TOKYO (Reuters) -New Zealand’s Laurel Hubbard made history on Monday by becoming the first openly transgender athlete to compete at an Olympic Games in a different gender category to that assigned at birth, but she suffered a disappointing early exit from the women’s +87 kg final after three no lifts in the snatch.
At 43, Hubbard was the oldest competitor in the weightlifting in Tokyo, in which her inclusion has ignited a fierce debate about fairness for women and about gender identification and inclusivity.
Hubbard was assigned male at birth and competed in weightlifting at junior level. She transitioned eight years ago, resumed weightlifting and became eligible for the Games under a 2015 International Olympic Committee (IOC) consensus allowing transgender athletes to compete in women’s events.
Another athlete who came out as transgender last year, Quinn, a member of the Canadian women’s soccer team, continues to compete in the gender category which they were assigned at birth.
Hubbard’s landmark appearance in Monday’s competition lasted just 10 minutes, with each of her first three efforts in the snatch ruled no lifts.
Hubbard walked confidently on to the stage, smiling amid yells of encouragement from an arena that was officially closed to spectators, but made busy by fellow athletes and a swarm of international media.
She cleared the bar above her head on the second attempt at 125 kg and there was a brief celebratory moment of triumph, clenched fists and loud cheers, but it was cut short by the judges who declared it a no lift.
She failed again in the decisive third attempt but stepped forward, to wave to the arena, hands clasped together in appreciation and an awkward smile as applause rang out.
“I’m not entirely unaware of the controversy which surrounds my participation at these Games,” Hubbard told reporters, eyes closed and wearing a baseball cap.
“And as such, I would particularly like to thank the IOC, for I think really affirming its commitment to the principles of Olympism and establishing that sport is something for all people, that it is inclusive and is accessible.”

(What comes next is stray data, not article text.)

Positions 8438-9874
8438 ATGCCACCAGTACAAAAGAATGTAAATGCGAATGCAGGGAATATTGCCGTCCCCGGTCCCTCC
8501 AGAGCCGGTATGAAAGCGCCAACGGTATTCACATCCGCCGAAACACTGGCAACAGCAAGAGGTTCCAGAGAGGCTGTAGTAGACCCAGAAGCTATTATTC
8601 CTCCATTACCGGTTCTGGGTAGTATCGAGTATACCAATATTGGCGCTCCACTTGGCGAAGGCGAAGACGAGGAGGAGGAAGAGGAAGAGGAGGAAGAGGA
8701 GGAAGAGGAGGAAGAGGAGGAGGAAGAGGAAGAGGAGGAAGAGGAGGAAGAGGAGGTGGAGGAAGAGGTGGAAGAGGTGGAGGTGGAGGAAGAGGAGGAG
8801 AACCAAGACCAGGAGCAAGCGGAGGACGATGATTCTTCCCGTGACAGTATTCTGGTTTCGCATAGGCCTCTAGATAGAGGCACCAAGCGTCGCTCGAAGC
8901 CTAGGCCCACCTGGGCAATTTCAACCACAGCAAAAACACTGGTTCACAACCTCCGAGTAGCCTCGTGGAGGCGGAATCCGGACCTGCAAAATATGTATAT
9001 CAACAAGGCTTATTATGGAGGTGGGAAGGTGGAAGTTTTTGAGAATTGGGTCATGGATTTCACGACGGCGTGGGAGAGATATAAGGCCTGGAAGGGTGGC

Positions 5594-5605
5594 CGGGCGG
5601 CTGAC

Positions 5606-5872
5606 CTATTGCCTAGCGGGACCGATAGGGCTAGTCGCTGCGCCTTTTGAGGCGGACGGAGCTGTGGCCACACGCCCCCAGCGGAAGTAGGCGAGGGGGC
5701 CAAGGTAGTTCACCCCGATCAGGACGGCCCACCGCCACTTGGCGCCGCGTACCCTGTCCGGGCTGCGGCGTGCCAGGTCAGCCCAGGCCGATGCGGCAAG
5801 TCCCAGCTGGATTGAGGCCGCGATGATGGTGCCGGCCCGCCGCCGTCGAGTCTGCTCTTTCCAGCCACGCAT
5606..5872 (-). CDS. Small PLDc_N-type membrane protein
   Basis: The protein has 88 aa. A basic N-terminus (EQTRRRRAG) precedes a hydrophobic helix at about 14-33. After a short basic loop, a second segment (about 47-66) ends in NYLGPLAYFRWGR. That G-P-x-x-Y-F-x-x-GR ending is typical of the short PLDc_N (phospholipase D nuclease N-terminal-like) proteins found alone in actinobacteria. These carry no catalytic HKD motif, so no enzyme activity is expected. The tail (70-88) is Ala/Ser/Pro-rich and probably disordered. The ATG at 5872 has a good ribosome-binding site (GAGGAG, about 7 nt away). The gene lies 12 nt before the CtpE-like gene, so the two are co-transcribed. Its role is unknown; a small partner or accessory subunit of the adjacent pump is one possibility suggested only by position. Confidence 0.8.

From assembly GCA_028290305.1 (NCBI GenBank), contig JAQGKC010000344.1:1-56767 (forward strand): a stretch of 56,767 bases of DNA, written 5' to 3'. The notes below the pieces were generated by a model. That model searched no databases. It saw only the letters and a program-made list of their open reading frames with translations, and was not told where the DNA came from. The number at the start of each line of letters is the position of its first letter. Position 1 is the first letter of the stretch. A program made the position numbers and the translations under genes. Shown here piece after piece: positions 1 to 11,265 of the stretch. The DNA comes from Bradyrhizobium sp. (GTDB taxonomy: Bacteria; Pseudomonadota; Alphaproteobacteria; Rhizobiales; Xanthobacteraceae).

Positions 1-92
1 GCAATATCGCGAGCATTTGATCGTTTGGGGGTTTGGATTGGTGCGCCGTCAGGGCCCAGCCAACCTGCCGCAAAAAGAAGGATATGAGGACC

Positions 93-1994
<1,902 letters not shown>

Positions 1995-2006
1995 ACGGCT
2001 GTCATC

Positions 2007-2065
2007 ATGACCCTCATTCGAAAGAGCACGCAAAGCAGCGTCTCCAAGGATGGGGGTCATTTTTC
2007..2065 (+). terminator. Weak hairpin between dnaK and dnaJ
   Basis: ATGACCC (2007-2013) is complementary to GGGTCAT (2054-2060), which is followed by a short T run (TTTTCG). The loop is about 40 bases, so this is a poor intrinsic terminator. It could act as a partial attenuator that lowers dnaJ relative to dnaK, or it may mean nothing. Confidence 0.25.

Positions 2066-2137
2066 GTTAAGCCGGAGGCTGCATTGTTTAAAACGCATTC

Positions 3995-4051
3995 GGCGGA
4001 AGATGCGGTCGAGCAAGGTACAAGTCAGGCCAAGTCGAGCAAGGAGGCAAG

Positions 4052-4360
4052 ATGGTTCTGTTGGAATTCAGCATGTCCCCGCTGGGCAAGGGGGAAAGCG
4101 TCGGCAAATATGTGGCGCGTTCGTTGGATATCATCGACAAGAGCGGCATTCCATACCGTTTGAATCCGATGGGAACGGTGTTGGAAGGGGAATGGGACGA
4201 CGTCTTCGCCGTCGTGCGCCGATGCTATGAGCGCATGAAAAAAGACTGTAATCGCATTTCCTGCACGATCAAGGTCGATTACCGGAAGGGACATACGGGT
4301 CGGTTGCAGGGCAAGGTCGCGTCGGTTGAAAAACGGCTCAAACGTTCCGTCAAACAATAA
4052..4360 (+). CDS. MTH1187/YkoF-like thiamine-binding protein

Hubbard, who declined to answer questions, had been tipped for a medal in Tokyo having won a world championship silver in 2017 and Oceania championship gold in 2019.
She was twice the average age of her competitors, and a medal would have made her the oldest weightlifter to reach an Olympic podium by three years.
Nevertheless, some former athletes and women’s rights advocates say that Hubbard had an unfair physiological advantage and that her competing in Tokyo undermined the struggle for greater equality for women in sport.
Trans activists argue, however, that hormone therapy puts athletes who make the transition at a performance disadvantage and say huge physiological differences already exist between competitors within men’s and women’s categories.
Under the IOC guidelines, transgender athletes can compete as a woman provided their testosterone levels are under 10 nanomoles per litre for at least 12 months before their first competition.
The IOC is reviewing those guidelines and aims to establish a framework that would allow sports federations to take decisions themselves on transgender participation.
Hubbard’s competitors were largely guarded on Monday in their responses to questions about her inclusion, many declining to comment and others saying they were focusing purely on their own performances.
“I’m here to talk about Sarah Robles USA,” said bronze medallist Sarah Robles, when asked about Hubbard.
Silver medallist Emily Campbell of Britain had a similar response.
“I’m going to be selfish today. It’s all about me because I worked hard for this,” she said, holding up her medal.
But there were words of encouragement for Hubbard and confidence that the IOC had made rules to ensure fairness.
“I was really sad she made three no lifts,” said Austria’s Sarah Fischer.
“She had a hard background and so many people wanted her to lose. She had an uphill battle here.”
“Actually I wanted her to win a medal. That would be the best, then everyone would shut up about it.”
(Additional reporting by Junko Fujita; Editing by Hugh Lawson)